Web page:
The Star That Illuminates and Goes Missing
This photo appeared on the front page of the daily paper, with the star on the flag appearing only as a shadow.
Among the many ways of extinguishing light, there are very peculiar ones such as "shining in its absence." An unmistakable gleam has remained reflected in a photo that appeared yesterday on Granma's front page, where the Cuban flag lacks the five white points in the middle of the triangle. The commotion has been such that the newspaper was sold out in the early hours of the morning and today, on the street, everyone was talking about it. Obviously it's not a question of a printing error, since a star does not escape so easily.
I prefer to think that, capricious and proud, the bright star that represents our sovereignty decided to go away, on the eve of the birthday of the Teacher [Jose Marti]. Because the independence that he radiates is not only that of being autonomous of a foreign power, but that which allows every citizen to be sovereign of the powerful State. In light of the fact that it's so dark in the field of civil liberties that we can't even see our hands, the solitary star deserted its red field leaving the official organ of the Party with its marked absence on the front page.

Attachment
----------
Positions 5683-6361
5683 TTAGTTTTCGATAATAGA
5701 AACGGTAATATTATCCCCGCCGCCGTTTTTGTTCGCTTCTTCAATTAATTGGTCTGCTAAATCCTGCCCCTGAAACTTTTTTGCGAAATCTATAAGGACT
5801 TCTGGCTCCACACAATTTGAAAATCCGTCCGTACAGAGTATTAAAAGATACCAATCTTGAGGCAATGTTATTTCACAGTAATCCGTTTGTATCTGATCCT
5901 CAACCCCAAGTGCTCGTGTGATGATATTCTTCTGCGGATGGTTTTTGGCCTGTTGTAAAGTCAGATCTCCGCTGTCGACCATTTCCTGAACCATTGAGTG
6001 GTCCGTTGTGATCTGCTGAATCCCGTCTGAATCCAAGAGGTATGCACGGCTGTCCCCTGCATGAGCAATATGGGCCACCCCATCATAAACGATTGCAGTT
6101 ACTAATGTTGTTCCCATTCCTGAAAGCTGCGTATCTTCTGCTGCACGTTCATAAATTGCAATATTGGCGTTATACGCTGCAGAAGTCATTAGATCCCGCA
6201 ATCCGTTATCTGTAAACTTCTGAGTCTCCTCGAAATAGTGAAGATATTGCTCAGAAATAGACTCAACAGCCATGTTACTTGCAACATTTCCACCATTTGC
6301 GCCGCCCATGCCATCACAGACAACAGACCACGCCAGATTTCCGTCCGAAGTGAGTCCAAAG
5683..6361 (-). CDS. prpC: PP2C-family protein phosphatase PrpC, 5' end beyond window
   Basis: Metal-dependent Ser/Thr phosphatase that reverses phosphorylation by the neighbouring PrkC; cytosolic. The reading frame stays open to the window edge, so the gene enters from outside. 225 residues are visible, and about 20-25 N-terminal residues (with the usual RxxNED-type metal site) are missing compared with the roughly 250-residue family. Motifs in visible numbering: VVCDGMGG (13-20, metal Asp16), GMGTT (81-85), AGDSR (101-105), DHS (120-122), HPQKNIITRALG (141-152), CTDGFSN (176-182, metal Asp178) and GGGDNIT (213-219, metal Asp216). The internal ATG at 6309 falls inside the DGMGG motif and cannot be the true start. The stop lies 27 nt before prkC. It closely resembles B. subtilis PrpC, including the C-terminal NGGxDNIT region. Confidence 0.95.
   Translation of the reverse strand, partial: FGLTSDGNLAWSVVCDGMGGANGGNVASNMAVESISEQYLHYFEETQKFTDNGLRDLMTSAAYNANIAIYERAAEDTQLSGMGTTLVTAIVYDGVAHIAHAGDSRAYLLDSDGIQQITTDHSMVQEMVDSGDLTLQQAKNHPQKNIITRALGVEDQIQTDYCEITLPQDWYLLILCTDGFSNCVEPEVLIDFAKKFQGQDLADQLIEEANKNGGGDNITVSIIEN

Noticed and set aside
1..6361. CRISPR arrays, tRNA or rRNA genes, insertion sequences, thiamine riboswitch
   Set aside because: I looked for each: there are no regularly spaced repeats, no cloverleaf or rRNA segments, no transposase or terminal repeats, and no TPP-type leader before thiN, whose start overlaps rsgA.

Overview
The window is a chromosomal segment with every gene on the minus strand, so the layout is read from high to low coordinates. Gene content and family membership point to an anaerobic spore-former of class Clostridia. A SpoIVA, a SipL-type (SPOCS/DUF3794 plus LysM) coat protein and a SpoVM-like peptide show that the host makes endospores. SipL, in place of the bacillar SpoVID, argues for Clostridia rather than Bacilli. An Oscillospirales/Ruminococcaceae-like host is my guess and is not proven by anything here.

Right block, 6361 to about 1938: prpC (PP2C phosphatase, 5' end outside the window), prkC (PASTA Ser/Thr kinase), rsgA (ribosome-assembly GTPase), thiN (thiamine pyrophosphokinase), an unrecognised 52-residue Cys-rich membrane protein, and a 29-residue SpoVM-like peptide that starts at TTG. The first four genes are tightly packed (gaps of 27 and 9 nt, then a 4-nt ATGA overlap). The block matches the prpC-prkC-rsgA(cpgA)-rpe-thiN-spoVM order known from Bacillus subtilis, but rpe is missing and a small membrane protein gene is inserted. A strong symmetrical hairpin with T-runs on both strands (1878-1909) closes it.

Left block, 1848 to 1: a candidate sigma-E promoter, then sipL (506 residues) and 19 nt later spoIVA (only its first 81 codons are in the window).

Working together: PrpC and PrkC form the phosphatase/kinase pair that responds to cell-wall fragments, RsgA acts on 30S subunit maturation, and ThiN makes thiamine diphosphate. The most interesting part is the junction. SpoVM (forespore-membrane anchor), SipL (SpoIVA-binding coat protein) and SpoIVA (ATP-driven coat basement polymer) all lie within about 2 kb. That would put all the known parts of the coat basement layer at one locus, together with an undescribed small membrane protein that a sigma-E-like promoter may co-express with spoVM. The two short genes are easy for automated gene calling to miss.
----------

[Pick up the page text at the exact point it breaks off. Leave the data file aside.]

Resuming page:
There are errors that have much greater symbolic weight than hundreds of successes. Evasive stars and readers who interpret their escape; Islands that live dependent on prophesies and superstitions; days to remember the national hero and flags that dare to show what so many people keep silent about.
* Line from Jose Marti, which originally read: "The star that illuminates and kills."
A larger picture of the front page of the paper.
Translator's Note: Granma is the official organ of Cuba's Communist Party and one of only two major daily papers both government-controlled. The day after this photo appeared, Granma explained the loss of the star was a printing error.
Yoani's blog, Generation Y, can be read in English translation here.